Junction 54: Rushing back to normal?

My son has done quite well in school during the pandemic.

For the past year of remote learning, John Michael has continued to excel academically. That’s thanks in large part to his teacher, Miss Shroyer, and those of us who help keep him on task during the school day: his uncle (a retired schoolteacher), his long-time babysitter, his mother (when she works remotely on Fridays), and me (when I’m not focused on work upstairs throughout the week).

We’re very lucky – and so is he – that we can be here for him, keep him on time for his Zoom meetings, and nudge him to focus when his attention drifts.

Not every family has our resources.

I know other students are struggling. I know some parents can’t stay home for their kids during the day. I know that, for too many students, schools were the one place their children could be guaranteed something to eat and a safe space to stay during the day.

And I know we’re all tired of the plague. We’re tired of even the weakest forms of lockdown that our government can apply.

Even with the resources my family enjoys, it’s been a long year. Our son is easily annoyed with us now. He grows increasingly frustrated. Some of it is boredom. Some is lack of socializing with friends. But some is just a burgeoning need to get. Back. To. Normal.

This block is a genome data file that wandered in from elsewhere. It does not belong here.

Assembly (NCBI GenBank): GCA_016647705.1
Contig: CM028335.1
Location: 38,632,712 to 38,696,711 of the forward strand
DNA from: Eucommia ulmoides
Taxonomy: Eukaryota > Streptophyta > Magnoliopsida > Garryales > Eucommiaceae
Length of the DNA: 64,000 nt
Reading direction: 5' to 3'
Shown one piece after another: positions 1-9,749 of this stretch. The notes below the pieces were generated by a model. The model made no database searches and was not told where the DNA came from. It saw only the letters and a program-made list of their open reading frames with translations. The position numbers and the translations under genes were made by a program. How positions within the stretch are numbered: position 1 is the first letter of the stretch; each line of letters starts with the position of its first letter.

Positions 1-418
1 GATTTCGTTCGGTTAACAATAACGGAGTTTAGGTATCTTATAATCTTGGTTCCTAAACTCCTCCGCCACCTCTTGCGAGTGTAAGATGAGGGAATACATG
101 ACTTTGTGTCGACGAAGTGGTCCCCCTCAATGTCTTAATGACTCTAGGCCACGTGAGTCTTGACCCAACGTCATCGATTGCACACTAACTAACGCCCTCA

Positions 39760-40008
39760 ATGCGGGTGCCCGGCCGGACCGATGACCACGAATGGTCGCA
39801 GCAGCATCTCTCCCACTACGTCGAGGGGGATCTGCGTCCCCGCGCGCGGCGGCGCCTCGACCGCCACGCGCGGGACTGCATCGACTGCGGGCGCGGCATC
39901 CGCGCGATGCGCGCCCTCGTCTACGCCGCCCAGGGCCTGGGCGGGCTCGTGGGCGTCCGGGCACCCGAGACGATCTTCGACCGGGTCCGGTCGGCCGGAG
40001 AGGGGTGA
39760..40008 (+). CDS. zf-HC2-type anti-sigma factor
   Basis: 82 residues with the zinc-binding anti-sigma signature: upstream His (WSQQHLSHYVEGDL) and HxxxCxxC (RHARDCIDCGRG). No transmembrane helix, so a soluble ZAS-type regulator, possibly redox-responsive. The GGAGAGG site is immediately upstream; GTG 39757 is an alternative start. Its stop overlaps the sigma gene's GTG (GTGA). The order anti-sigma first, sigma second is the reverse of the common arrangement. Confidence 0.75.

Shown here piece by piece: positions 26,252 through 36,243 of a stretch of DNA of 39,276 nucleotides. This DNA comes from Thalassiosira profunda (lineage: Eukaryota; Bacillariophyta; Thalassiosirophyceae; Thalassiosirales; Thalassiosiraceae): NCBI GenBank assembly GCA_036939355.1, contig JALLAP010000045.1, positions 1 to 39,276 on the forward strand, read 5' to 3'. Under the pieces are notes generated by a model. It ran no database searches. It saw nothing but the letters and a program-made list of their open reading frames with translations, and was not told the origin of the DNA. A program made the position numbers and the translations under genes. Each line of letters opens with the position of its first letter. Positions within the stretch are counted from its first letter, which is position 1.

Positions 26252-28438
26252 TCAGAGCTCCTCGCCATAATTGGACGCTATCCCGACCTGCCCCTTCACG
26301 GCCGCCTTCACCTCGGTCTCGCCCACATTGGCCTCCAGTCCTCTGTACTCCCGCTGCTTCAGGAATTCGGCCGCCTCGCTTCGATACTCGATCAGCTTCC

Vaccines are rolling out, after all. We’re almost there. Just within reach.

So, when the North Carolina State Legislature started talking about a mandate to reopen schools, it *sounded* appealing. The Durham Public Schools Board of Education voted to open in mid-March because it seemed Senate Bill 37 would pass – and that sounded good too, primarily to the selfish part of me that wants peace and quiet in the house while I work during the day.

The part that needs to get. Back. To. Normal.

But Gov. Roy Cooper won’t sign the bill into law until a couple of flaws are fixed. Tonight, the DPS board meets again, and I wonder if they might not slow their roll. Teachers just made it onto the vaccine approval list this week. If we push back a little longer, maybe even just a few weeks, it could be worth it to save the lives of teachers, staffers, and relatives of any children who might become exposed to COVID-19 at school.

I’m worried about rushing, even if rushing brings me peace while I work sooner rather than later.

I’d rather be back to normal safely and for longer.

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Wes Platt

Lead storyteller. Game designer and journalist. Recovering Floridian.

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